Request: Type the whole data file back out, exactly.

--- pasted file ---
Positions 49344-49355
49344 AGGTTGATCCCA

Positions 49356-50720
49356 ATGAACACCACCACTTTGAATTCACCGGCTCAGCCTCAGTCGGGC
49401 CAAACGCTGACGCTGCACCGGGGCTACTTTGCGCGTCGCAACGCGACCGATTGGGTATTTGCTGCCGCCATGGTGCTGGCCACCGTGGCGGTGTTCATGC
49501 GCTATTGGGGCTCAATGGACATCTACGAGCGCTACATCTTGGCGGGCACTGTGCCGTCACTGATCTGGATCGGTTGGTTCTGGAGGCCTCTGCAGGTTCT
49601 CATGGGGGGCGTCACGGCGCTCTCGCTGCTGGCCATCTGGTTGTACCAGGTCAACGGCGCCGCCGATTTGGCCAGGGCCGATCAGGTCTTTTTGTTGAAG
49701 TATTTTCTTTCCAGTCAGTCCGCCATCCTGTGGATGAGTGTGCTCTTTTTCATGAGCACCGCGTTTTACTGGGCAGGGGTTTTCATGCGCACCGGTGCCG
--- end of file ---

Positions 49344-49355
49344 AGGTTGATCCCA

Positions 49356-50720
49356 ATGAACACCACCACTTTGAATTCACCGGCTCAGCCTCAGTCGGGC
49401 CAAACGCTGACGCTGCACCGGGGCTACTTTGCGCGTCGCAACGCGACCGATTGGGTATTTGCTGCCGCCATGGTGCTGGCCACCGTGGCGGTGTTCATGC
49501 GCTATTGGGGCTCAATGGACATCTACGAGCGCTACATCTTGGCGGGCACTGTGCCGTCACTGATCTGGATCGGTTGGTTCTGGAGGCCTCTGCAGGTTCT
49601 CATGGGGGGCGTCACGGCGCTCTCGCTGCTGGCCATCTGGTTGTACCAGGTCAACGGCGCCGCCGATTTGGCCAGGGCCGATCAGGTCTTTTTGTTGAAG
49701 TATTTTCTTTCCAGTCAGTCCGCCATCCTGTGGATGAGTGTGCTCTTTTTCATGAGCACCGCGTTTTACTGGGCAGGGGTTTTCATGCGCACCGGTGCCG